While the issues discussed here and many others are easily identifiable, they are often difficult to analyze fully. In many cases the direction of change attributable to an issue is not even clear. For example, while the concentration of elderly in a small number of states is known, it is not known whether these states experience rates of inflation that are higher or lower than the national average. Many elderly choose to live in Florida, but while the BLS does compute separate price indices for major metropolitan areas, it does not compute cost indices by state. For example, during the second half of 2003, Miami experienced inflation higher than the national average while Tampa-St. Petersburg experienced lower inflation (Bureau of Labor Statistics 2004, Table 30). Whether the elderly experience higher or lower rates of inflation as a result of their geographical concentrations remains an open question. Similarly, the impact of differential use of retail outlets is difficult to assess. While the conventional wisdom may be that the elderly are less likely to make purchases over the internet or from warehouse clubs, it is also true that the elderly may have a lower opportunity cost of time. Because the elderly may have more time to spend searching for the best deal, they may make purchases at or below the prices offered at the more convenient retail outlets (like the internet) preferred by the nonelderly population.
Box 1 above discusses additional complications.
Senior citizen discounts pose an additional difficulty in measuring the inflation experience of the elderly. Because inflation depends on the rate of change of the CPI, senior citizen discounts that represent a fixed-percentage reduction from the normal retail price are not a major concern since they will have, at most, a small effect on the growth rate. Senior citizen discounts that are not a fixed-percentage markdown from the retail price, however, will introduce errors into the CPI-E measure of inflation for the elderly. If a theatre sells a regularly priced movie ticket for $10.00 in 2006 and $11.00 in 2007, it would be a 10-percent increase in price. If the theatre offers a 10-percent discount to seniors, the ticket costs would be $9.00 in 2006 and $9.90 in 2007; the resulting change in price is still 10 percent. If, however, the theatre offers a fixed $1.00 discount to seniors, the senior price increases from $9.00 to $10.00, resulting in an increase of 11 percent (Table 3).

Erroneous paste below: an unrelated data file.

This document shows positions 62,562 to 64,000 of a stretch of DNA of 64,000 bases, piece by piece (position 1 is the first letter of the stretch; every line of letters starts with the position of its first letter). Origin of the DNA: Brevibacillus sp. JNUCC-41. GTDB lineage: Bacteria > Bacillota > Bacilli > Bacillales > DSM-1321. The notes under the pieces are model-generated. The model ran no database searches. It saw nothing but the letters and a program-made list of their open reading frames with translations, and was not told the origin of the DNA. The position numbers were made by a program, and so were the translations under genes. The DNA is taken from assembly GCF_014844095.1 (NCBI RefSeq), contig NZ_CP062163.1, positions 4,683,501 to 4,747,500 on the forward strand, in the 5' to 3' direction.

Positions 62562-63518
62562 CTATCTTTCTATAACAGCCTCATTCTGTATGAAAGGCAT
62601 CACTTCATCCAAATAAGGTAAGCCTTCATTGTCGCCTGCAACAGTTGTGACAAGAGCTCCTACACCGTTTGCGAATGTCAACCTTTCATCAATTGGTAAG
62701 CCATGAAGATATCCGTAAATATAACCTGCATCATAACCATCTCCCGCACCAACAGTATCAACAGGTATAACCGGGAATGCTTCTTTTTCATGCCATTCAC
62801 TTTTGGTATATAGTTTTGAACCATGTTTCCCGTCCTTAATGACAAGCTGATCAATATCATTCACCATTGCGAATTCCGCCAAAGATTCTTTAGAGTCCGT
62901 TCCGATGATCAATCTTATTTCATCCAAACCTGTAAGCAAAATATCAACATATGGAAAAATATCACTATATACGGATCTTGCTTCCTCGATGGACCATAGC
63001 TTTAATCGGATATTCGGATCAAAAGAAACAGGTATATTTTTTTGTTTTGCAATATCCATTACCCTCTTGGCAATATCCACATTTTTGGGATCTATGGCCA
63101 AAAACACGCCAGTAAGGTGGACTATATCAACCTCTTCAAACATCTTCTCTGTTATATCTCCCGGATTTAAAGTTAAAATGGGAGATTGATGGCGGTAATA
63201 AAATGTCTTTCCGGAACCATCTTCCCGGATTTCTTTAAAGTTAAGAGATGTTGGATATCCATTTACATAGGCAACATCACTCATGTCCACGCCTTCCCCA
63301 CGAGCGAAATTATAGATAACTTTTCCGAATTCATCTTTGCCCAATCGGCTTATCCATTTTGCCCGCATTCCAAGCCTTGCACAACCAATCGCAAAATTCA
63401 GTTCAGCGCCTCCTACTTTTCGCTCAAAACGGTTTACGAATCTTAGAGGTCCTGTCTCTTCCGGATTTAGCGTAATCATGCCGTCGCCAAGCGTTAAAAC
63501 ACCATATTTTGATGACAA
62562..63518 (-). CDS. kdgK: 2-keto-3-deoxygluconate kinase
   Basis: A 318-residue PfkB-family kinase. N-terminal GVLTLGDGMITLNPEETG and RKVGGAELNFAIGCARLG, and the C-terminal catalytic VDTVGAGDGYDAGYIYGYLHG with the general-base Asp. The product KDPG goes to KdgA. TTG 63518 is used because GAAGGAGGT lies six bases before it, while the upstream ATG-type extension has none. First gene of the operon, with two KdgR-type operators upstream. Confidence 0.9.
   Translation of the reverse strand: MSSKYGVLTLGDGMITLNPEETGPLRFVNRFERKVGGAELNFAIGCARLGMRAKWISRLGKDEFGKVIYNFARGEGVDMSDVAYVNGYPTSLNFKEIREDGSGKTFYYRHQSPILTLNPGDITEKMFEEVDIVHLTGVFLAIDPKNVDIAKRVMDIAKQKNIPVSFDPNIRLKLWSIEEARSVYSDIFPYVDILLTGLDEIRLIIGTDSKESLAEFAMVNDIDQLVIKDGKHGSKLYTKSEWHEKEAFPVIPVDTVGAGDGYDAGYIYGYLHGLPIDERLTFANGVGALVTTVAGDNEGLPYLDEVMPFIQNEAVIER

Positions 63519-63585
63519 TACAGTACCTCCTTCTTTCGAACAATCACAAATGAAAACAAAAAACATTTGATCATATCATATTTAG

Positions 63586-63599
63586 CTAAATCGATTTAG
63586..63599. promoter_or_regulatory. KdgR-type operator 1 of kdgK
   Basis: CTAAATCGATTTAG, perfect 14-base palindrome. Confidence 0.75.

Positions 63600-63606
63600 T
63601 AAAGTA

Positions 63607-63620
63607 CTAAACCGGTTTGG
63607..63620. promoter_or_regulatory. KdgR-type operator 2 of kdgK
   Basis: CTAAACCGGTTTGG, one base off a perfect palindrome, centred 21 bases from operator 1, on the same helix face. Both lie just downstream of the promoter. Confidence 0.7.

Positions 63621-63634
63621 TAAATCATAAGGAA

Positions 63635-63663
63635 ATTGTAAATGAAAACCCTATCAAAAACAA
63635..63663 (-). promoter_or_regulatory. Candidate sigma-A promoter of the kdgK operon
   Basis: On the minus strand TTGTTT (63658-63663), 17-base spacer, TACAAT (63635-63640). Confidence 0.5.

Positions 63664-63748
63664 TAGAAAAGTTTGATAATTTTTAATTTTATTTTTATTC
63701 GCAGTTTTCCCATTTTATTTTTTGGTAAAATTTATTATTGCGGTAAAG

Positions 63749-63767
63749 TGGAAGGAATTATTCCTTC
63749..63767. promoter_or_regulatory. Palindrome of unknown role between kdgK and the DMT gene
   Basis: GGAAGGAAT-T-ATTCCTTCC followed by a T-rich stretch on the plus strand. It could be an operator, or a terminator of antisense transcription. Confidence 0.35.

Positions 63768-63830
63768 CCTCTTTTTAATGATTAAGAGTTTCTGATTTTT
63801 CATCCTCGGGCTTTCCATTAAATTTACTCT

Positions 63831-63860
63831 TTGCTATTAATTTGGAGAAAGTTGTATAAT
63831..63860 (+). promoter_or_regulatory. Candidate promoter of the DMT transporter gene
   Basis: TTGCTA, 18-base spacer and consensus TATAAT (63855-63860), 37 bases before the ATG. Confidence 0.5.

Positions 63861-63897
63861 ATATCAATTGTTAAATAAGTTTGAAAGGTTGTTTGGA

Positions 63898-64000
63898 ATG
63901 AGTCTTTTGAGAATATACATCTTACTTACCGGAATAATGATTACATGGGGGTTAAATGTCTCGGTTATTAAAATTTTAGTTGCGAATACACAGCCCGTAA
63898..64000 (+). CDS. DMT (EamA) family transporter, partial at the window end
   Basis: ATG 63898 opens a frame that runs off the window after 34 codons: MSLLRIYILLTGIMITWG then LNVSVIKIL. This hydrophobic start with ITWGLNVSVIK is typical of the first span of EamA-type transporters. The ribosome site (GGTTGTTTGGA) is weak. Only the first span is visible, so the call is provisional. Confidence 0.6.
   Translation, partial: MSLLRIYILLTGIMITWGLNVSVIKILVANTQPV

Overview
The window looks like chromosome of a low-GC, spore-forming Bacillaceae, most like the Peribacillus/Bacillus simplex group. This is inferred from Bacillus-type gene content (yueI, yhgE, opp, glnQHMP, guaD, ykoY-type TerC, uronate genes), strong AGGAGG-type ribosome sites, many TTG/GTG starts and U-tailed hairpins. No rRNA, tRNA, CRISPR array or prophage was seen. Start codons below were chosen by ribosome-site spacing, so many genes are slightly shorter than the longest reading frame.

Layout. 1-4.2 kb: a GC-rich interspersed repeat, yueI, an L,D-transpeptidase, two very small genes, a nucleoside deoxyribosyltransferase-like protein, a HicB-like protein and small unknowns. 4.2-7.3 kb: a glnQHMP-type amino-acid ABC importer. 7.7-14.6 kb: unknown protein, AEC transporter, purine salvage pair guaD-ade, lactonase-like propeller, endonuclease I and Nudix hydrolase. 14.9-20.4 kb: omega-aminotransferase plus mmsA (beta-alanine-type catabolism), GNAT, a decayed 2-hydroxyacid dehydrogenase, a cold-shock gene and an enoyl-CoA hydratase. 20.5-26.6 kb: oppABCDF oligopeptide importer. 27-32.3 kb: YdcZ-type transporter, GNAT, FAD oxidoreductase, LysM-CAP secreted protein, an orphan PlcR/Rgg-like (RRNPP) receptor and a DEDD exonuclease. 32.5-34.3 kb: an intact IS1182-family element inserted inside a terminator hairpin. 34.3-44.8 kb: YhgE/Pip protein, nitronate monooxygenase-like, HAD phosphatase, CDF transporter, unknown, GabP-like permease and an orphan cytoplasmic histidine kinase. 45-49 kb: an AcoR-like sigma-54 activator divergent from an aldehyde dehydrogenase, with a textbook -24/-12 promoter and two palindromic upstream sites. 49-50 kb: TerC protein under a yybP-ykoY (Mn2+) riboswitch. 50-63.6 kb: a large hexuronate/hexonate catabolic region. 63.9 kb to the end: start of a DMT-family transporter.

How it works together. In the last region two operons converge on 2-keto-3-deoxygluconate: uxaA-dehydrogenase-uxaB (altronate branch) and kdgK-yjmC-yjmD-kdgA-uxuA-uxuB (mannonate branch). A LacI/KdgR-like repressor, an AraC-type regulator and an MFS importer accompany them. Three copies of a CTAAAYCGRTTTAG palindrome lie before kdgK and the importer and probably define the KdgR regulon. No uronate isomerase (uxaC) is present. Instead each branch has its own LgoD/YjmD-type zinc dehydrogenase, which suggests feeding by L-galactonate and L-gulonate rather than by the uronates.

Finally, it should be noted that the usefulness of CPI-E for indexing Social Security benefits is limited by the fact that many beneficiaries are not elderly. While all retirement beneficiaries must be at least age 62 by definition, spousal benefits, survivor benefits, and disability benefits can accrue to persons under age 62. As of December 2005, 22.2 percent of OASDI beneficiaries were under age 62.33 Likewise, not all persons aged 62 or older are beneficiaries, but they are included in the CPI-E population. In 2005, 79.8 percent of persons aged 62 or older were beneficiaries.34 Consequently, indexing annual cost-of-living adjustments and other program parameters to the CPI-E may not necessarily reflect the inflation experience of the OASDI beneficiary population.
|Fixed percentage (10 percent)||1.00||1.10||n.a.|
|Senior price (fixed percentage)||9.00||9.90||10.00|
|Senior price (fixed dollar)||9.00||10.00||10.00|
|SOURCE: Authors' calculations.|
Effects of Changes in Indexing